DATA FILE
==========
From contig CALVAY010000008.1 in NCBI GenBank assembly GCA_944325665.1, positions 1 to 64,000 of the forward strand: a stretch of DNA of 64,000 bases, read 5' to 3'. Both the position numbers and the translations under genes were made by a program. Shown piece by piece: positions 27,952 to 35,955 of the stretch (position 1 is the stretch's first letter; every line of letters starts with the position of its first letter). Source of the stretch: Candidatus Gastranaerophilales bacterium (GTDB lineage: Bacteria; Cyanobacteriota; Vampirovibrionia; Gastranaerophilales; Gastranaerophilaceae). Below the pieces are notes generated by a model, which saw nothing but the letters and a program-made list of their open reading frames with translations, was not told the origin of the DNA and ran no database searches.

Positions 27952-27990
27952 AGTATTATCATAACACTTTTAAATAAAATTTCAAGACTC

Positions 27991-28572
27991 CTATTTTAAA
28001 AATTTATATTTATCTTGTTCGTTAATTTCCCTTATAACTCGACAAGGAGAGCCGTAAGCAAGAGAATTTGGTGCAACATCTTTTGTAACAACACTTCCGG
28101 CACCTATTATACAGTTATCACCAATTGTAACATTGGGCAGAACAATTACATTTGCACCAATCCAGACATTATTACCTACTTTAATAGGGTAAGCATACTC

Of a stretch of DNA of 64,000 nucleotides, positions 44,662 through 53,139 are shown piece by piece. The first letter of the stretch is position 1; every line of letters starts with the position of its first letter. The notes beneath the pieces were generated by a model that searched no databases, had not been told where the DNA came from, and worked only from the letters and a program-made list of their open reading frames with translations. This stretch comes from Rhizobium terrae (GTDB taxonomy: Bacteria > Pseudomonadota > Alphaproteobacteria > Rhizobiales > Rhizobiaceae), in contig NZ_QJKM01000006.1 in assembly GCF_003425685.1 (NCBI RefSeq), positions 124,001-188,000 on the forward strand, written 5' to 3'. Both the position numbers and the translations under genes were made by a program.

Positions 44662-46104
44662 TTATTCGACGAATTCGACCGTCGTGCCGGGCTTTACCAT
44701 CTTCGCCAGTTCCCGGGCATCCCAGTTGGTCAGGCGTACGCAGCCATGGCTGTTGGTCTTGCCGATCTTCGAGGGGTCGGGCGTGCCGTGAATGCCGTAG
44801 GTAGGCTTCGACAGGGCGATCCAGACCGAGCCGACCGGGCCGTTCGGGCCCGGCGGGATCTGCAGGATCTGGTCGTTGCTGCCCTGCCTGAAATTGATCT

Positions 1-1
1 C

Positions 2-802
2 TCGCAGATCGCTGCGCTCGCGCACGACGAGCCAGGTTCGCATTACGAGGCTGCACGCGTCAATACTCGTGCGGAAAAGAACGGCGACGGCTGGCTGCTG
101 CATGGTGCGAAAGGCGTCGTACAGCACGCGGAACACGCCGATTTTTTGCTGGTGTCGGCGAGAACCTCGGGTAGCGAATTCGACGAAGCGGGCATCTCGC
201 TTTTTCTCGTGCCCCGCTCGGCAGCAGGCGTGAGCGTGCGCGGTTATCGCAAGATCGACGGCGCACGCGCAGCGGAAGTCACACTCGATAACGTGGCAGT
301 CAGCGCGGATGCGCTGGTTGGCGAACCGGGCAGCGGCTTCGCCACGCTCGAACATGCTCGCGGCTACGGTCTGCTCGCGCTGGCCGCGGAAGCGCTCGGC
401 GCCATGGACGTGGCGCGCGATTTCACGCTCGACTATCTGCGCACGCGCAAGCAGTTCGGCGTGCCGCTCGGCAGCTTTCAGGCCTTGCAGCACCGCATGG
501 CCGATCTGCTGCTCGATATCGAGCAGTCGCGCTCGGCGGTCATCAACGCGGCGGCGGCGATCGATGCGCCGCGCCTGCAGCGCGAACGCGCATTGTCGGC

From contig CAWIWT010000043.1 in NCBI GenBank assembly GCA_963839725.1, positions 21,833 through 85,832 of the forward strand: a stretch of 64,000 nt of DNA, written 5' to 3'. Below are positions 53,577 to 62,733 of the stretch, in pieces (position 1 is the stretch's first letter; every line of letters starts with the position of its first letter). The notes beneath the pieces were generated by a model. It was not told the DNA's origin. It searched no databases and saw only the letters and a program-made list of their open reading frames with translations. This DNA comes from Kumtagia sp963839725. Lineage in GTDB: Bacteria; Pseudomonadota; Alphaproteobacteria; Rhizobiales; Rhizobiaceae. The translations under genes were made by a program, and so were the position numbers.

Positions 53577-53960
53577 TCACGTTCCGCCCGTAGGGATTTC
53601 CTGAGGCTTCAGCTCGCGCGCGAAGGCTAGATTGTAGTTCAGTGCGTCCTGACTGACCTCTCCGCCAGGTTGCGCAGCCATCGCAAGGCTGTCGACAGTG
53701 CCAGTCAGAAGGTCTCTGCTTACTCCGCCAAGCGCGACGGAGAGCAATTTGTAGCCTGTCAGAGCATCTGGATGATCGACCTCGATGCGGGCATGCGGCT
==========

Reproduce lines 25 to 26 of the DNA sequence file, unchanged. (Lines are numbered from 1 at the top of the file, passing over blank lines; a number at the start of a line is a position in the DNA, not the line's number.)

53601 CTGAGGCTTCAGCTCGCGCGCGAAGGCTAGATTGTAGTTCAGTGCGTCCTGACTGACCTCTCCGCCAGGTTGCGCAGCCATCGCAAGGCTGTCGACAGTG
53701 CCAGTCAGAAGGTCTCTGCTTACTCCGCCAAGCGCGACGGAGAGCAATTTGTAGCCTGTCAGAGCATCTGGATGATCGACCTCGATGCGGGCATGCGGCT